How To Buy A Home With Bad Credit: 5 Tips For Getting Approved For Your Mortgage Application

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Your credit history is one of the most important factors lenders consider when deciding whether or not to approve you for a mortgage to buy a home. Potential borrowers with bad credit may find it difficult to obtain a loan, but it might be possible to be approved despite a low credit score.

What is the minimum credit score for buying a home?

The exact credit score requirements vary by loan type and lender, but the following guidelines will give you a good idea of ​​what to expect:

  • Conventional loan: 620
  • Jumbo loan: 700
  • VA loan: No minimum imposed by VA, but lenders generally require a minimum score of 620
  • FHA loan: 500 with 10% deposit; 580 with down payment of 3.5%
  • USDA Guaranteed Loan: No USDA-imposed minimum, but lenders generally require a minimum score of 640

Good to know

Your credit score is not the only credit factor that affects your mortgage application. You will also need a recent on-time payment history. According to Gustan Cho of Gustan Cho Associates Mortgage Group, it is better to have a lower score without late payments in the past 12 months than to have a higher score with recent late payments.

How to buy a house with bad credit

You can make yourself a better credit risk in the eyes of potential lenders by putting the numbers in your favor.

1. Plan to pay at least 20% deposit

A large down payment increases your participation in homeownership and reduces the risk of default on your loan. Depositing at least 20% also allows you to avoid mortgage insurance, which protects lenders in the event of borrower default, but adds a monthly premium to your mortgage payments and costs you more at closing, according to the. Consumer Financial Protection Bureau.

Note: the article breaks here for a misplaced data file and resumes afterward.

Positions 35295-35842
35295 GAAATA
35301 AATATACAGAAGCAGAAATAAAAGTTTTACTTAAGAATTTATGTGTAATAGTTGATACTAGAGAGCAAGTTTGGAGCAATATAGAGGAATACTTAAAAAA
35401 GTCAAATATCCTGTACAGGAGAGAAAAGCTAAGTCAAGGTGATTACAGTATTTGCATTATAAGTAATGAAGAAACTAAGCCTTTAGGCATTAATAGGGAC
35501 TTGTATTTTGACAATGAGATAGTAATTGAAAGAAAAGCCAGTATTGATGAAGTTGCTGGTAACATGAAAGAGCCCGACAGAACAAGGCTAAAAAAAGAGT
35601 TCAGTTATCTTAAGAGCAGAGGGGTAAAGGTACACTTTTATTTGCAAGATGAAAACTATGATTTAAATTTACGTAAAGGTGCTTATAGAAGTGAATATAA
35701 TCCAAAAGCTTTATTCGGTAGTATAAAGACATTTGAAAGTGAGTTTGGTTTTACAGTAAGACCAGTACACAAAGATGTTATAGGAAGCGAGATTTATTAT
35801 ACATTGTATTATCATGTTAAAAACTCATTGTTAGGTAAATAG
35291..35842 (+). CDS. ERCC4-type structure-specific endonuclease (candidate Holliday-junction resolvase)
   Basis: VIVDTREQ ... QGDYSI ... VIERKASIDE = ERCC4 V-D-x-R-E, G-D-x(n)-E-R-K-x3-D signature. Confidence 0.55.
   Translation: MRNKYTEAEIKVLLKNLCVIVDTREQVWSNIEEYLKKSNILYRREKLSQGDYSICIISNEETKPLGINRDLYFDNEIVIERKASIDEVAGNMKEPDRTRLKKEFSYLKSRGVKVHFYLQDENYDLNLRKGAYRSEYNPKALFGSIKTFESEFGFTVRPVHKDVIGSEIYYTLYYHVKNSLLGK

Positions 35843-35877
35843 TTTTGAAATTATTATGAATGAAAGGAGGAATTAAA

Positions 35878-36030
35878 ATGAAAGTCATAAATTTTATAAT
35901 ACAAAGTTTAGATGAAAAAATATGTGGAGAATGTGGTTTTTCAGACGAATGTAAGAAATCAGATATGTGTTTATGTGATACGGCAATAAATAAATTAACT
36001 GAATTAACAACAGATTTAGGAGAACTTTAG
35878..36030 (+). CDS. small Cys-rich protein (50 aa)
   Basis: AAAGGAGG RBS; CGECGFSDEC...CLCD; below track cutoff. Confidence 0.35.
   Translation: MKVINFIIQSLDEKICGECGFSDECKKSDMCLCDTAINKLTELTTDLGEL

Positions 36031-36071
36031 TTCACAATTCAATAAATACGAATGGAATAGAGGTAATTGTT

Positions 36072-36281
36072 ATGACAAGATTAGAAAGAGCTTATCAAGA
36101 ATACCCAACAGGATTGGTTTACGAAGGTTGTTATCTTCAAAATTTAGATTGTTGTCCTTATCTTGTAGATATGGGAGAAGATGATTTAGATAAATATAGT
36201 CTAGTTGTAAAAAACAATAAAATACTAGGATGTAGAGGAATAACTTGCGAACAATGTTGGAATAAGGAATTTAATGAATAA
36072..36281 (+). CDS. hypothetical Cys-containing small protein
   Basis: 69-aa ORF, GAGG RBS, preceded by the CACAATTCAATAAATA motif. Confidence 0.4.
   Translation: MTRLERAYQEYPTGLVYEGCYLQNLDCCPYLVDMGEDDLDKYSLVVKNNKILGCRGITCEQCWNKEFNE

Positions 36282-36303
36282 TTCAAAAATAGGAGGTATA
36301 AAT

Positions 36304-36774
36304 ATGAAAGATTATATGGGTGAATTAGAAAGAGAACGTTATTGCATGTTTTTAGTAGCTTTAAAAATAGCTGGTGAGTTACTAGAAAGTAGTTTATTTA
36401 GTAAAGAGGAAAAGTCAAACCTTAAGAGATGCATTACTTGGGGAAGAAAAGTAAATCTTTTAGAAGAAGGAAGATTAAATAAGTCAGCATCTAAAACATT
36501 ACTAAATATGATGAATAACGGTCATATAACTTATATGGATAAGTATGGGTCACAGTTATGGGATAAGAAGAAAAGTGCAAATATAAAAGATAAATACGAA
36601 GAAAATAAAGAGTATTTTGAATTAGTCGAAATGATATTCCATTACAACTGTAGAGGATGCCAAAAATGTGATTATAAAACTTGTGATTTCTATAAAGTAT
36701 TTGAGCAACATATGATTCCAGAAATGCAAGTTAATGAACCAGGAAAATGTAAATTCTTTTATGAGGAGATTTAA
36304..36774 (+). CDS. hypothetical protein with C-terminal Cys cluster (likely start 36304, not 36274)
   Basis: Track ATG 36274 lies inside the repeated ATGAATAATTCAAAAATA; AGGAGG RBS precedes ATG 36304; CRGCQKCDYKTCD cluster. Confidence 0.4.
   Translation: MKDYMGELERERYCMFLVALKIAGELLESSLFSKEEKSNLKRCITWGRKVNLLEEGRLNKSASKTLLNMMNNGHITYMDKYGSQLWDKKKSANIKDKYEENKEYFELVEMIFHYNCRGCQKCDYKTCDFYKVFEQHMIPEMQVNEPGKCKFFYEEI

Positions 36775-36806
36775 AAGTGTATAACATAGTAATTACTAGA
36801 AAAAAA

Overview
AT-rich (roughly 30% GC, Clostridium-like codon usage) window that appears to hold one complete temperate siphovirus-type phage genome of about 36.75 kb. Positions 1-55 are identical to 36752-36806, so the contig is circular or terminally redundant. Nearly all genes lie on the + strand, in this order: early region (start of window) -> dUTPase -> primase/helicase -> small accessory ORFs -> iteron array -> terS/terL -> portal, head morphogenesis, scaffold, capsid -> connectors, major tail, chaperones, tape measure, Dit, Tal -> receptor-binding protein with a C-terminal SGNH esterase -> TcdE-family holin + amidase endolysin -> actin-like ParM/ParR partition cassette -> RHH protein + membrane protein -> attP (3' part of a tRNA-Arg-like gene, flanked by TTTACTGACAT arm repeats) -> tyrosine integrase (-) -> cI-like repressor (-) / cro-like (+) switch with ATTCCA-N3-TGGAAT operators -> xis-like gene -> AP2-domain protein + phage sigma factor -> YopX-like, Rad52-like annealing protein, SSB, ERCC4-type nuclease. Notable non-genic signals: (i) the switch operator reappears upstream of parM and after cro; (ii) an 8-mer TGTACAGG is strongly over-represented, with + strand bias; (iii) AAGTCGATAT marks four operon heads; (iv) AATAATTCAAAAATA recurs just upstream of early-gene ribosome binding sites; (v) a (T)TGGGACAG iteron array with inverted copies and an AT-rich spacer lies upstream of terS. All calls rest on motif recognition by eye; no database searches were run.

2. Build up cash reserves

You’ll want to save at least two months of home payments, including principal, interest, taxes, and insurance, but some lenders require up to six months for riskier borrowers. Cash reserves include bank accounts, stocks and bonds, and funds acquired in retirement accounts and life insurance policies – money that you can withdraw quickly in the blink of an eye.

3. Reduce your debt-to-income ratio

Mortgage lenders want you to have a lower debt-to-income ratio because you’re more likely to fall behind on mortgage payments if you’re already juggling other debt. To determine your DTI ratio, add up your monthly debt payments and divide that number by your gross monthly income. The CFPB recommends a DTI ratio of 43% or less, but a ratio of 36% or less gives you the best chance of being approved for a loan.

4. Get a second job

A side concert will strengthen your mortgage application by increasing your income and reducing your DTI.

5. Reduce your loan-to-value ratio

The LTV ratio is the amount of your mortgage divided by the appraised value of the house you are buying. The lower the LTV, the less risky the loan will seem to the lender because you will have more equity in your new home. Keep your LTV low by looking for the right values ​​and making the biggest down payment you can afford.

How to improve your credit to get a better mortgage rate

If your credit rating is low due to financial mistakes you have made in the past, your goal should be to increase it so that you can not only qualify for a loan, but also get a competitive interest rate. .

Here’s what you can do to improve your credit score:

  • Check your credit report for errors: If you find any errors, contact the three credit bureaus with the appropriate documentation to correct them.
  • Pay bills on time: Paying on time is one of the best ways to improve your score.
  • Pay off the debt: Paying off debt, starting with collection accounts, will lower your DTI and could increase your credit score.

The bottom line

Buying a home with bad credit can be difficult, but it is not impossible. Increase your credit by reducing your debt, cleaning up your credit report, and saving a big down payment as well as cash reserves.

Elle Martinez and Michael Galvis contributed reporting for this article.

About the Author

Daria Uhlig is a personal finance, real estate and travel writer and writer with over 25 years of editorial experience. His work has been featured on The Motley Fool, MSN, AOL, Yahoo! Finance, CNBC and USA Today. Daria studied journalism at County College of Morris and received a communications degree from Centenary University, both located in New Jersey.


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